the dumplings looks very lovely! one day i will try making dumplings when I have teh courage. They look absolutely yummy:)

My Little Space said...

Oh my, such beautiful photos! It's a great experience and very adventurous. It doesn't matter at all about all those falls & slipped. It's so worth it! As I told you, this is something you'll never forget for the rest of your life. Your dumplings look as good, Mary. Have a great weekend.
Cheers, Kristy

Peanutts said...

wow so this is the famous momo, my niece who is 8 , raves about a momo she ate in nepal :), looks delicious

EliFla said...

MAry...your recipes are always wonderful...but even reading your posts is a fantastic experience of life..than you.... (sorry for my english), blessings and have a nice Sunday, ciao Flavia

EliFla said...

MAry...your recipes are always wonderful...but even reading your posts is a fantastic experience of life..than you.... (sorry for my english), blessings and have a nice Sunday, ciao Flavia

penny aka jeroxie said...

This is a beautiful dish! Thanks for sharing your travel adventure.

Rita said...

Lovely photos Mary; the elderly at the end made me stop and look again. Great recipe and sounds like a great experience.
Happy Sunday.
Rita

Kim said...

I love momos and I like your photos, so beautiful, so colorfull!

Big Dude said...

I sure am enjoying your trip thanks for the the great shots.

Chef E said...

What a great post! I love learning this stuff...I have to visit India one day, part of my destiny!

kitchen flavours said...

This is a lovely post. I've always been fascinated with Tibet. The dumplings are really similar to the Chinese dumplings, looks really yummy! Have a lovely week.

Lucie said...

Mary, I just got back from a weekend trip and here you are, making me travel once again! Seeing your pictures and reading your stories has been a treat. The momos sound like a delight and I'm going to fix myself a chai tea this afternoon!

Cooking Gallery said...

What a beautiful post and the pictures are wonderful as well. I have been wanting to make momo for quite some time because I adore dumplings in general...!

Kath said...

Momo is new to me!It looks fabulous. I love your beautiful photos. Thanks for sharing!

Lori said...

Oh indeed I would love this. Perfect dumplings.

How neat you were there for that ceremony. My husband and I watched a program called a search for the reincarnated lama. It was interesting. One of my favorite shows from PBS. Eye opening, fascinating and moving.

Happy Sunday and welcome home Mary.

Jenn said...

What a great opportunity you had in being able to be at that village on that day! I love dumplings, though time consuming, they are definitely worth it and these look like no exception!

Cathy said...

Your photos are wonderful, Mary. What an adventure. Thanks so much for giving us a glimpse into that part of the world.

Joanne said...

A dumpling lover I definitely am and the filling for these sounds fantastic! I love how you immersed yourself into Tibetan culture. I feel like I'm walking through the land with you in these pictures!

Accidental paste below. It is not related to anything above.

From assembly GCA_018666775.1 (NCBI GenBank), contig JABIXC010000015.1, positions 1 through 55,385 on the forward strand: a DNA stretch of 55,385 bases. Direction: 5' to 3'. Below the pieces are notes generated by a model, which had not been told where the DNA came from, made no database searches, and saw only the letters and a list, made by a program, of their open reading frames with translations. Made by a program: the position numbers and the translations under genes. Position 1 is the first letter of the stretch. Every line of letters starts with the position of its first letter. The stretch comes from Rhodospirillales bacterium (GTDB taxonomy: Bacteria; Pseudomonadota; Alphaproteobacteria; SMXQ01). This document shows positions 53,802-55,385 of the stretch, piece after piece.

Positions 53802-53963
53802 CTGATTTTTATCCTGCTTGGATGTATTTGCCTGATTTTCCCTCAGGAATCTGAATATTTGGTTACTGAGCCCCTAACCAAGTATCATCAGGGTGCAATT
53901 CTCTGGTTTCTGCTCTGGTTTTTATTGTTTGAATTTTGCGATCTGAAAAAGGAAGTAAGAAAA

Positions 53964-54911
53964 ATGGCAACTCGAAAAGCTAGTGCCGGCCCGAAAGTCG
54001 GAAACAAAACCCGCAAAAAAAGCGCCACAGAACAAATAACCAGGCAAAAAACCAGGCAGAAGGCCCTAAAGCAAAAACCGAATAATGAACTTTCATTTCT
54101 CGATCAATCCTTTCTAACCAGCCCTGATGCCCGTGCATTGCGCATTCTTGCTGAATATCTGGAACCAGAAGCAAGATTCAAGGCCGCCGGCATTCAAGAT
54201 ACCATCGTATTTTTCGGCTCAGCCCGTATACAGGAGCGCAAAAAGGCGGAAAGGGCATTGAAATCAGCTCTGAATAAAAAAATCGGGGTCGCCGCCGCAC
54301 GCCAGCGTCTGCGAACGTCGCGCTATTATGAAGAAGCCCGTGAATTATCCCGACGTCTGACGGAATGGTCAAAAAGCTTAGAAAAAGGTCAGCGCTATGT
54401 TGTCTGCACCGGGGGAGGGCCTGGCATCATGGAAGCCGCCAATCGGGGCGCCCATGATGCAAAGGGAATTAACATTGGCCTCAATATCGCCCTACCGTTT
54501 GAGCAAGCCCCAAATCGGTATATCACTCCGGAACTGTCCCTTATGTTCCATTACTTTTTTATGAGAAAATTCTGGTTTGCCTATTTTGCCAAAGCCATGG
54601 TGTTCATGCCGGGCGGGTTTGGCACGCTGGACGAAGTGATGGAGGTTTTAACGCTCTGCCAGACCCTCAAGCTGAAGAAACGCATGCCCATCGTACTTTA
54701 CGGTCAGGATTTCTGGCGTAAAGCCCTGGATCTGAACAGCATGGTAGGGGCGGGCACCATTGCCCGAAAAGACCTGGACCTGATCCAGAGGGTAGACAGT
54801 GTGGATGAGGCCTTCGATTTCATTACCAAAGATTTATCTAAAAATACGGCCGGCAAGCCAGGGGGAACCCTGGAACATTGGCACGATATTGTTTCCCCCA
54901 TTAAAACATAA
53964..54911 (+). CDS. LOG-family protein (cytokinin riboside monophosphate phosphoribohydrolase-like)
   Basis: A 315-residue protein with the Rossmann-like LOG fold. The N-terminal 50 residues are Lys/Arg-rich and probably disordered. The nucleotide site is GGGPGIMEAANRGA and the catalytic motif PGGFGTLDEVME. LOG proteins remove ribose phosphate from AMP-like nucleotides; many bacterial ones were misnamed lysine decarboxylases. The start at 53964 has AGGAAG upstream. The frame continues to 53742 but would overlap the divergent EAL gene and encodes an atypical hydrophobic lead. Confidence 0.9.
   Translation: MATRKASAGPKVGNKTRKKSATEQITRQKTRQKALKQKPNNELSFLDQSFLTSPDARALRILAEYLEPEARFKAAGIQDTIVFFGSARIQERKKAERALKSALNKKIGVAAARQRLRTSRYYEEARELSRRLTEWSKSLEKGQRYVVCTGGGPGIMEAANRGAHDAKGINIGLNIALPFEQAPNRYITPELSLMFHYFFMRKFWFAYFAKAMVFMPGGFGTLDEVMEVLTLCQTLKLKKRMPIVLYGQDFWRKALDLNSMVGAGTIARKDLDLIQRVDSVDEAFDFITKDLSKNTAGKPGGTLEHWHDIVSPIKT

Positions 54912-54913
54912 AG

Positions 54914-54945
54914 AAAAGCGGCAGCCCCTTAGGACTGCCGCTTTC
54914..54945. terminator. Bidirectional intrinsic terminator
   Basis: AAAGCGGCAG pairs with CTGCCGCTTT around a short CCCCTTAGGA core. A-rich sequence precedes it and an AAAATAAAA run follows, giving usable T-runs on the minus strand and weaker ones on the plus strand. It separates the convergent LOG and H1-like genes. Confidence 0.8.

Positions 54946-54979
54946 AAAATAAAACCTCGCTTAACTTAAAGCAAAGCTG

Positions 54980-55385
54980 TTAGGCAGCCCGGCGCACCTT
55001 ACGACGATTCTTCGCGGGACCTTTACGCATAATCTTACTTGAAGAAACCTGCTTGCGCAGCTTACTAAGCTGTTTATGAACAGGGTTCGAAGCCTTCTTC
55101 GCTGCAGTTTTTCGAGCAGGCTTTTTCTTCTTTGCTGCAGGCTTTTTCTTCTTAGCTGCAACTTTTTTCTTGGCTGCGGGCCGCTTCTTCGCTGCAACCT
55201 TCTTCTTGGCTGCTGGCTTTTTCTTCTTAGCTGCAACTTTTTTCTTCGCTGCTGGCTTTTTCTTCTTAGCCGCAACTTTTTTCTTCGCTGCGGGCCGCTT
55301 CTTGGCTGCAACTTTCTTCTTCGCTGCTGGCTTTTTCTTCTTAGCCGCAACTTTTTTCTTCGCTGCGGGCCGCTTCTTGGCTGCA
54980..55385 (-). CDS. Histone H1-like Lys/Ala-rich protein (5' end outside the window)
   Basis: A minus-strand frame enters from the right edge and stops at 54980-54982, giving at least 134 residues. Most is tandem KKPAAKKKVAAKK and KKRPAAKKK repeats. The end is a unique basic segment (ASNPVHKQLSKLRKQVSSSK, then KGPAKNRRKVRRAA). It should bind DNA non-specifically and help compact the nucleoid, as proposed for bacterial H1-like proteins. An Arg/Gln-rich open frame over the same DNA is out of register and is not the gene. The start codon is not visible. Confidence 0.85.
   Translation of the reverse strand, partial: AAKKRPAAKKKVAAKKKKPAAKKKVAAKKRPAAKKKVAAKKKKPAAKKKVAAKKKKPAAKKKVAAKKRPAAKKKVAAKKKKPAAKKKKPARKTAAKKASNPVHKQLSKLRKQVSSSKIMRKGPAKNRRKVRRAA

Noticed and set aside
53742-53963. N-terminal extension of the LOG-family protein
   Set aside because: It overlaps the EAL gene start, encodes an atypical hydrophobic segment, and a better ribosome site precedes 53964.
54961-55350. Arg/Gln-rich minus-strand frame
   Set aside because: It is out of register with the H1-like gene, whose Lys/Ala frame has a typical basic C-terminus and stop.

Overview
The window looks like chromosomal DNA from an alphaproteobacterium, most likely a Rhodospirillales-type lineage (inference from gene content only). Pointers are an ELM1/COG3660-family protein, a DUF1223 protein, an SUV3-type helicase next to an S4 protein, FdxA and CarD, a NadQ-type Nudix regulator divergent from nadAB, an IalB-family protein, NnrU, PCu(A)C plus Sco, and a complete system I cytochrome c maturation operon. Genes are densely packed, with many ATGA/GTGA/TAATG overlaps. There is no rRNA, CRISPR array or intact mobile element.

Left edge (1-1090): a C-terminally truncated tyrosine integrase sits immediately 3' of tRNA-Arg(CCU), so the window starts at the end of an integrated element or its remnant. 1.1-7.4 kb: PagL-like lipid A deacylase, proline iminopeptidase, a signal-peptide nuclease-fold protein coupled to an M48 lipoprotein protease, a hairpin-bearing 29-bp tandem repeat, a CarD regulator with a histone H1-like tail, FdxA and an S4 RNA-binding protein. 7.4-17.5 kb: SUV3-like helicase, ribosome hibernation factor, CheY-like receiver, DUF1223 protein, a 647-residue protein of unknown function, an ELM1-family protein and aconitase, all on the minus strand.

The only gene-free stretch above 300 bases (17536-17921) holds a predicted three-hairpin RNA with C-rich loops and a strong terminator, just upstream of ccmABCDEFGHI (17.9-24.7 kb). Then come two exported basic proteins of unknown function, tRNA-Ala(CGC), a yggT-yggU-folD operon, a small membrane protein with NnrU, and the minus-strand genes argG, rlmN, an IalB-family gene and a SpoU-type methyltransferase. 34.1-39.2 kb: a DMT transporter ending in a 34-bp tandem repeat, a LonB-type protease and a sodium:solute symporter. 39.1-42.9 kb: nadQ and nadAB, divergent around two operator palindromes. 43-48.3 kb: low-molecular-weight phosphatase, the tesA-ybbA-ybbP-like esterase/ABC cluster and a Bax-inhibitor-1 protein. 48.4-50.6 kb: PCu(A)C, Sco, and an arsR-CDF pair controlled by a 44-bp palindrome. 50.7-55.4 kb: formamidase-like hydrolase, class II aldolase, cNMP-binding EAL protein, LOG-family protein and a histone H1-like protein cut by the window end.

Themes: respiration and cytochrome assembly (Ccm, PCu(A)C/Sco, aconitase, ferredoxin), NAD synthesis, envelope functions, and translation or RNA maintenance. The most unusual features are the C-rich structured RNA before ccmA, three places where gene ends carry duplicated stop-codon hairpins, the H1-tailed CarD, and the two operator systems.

bellini valli said...

What an amazing journey Mary being able to attend the ceremony and experience the culture and every day lives of the locals. That is my kind of vacation where you are able to immerse yourself and have a better understanding. As for the dumplings they are reniniscent of dim sum dumplings but packed with more flavour. These cultures really do intertwine.

Claudia said...

What a life-affirming eperience. And that includes the dumplings.

Julie said...

What beautiful photos! Your trip sounds amazing! These dumplings look delicious!!

Nina Timm said...

This is so amazing to take this trip with you!! Spectacular photos and the dumplings look a treat!!

Rosadimaggio63 said...

Che belle foto Mary :)
e il cibo deve essere veramente dlizioso !!!
Buona domenica :)
Myriam

nannykim said...

Beautiful pictures!! Interesting food!

Katerina said...

I loved the pictures. The dish as expected quite unique and unusual. I love them. Thanks for sharing Mary!

Priya said...

Beautiful clicks...fantastic momos..

Farmer Jo said...

I love momos and ate far too many while staying in Nepal. I finally learned how to make them in Portland from a Tibetian family I tutored. I came over one Saturday and the dad started chopping the pork - off the leg, with a huge cleaver and a round of wood as a cutting board.
He also included a long, herb that looked like grass that I still have no idea what it is.
They took all day, but they were the best momos I have ever eaten!

I love reading about your travels!

Create. Snap. Eat. said...

Absolutely gorgeous! And love the presentation. Excellent work.

Julie M. said...

Wow Mary! This trip looks like it was a once in a lifetime experience. Your pictures are beautiful. This dish sounds really tasty as well.

JG said...

Thank you for sharing your beautiful photos. I'm enjoying learning about another part of our world. The dumplings are so plump.

Faith said...

Mary, what an amazing experience, being immersed in Tibetan culture like that. Thank you for sharing the information and beautiful pictures with us. And the momo, which looks fantastic!

Kerstin said...

What an amazing trip - gorgeous! I'm so impressed your made your own dumplings too - they look perfect!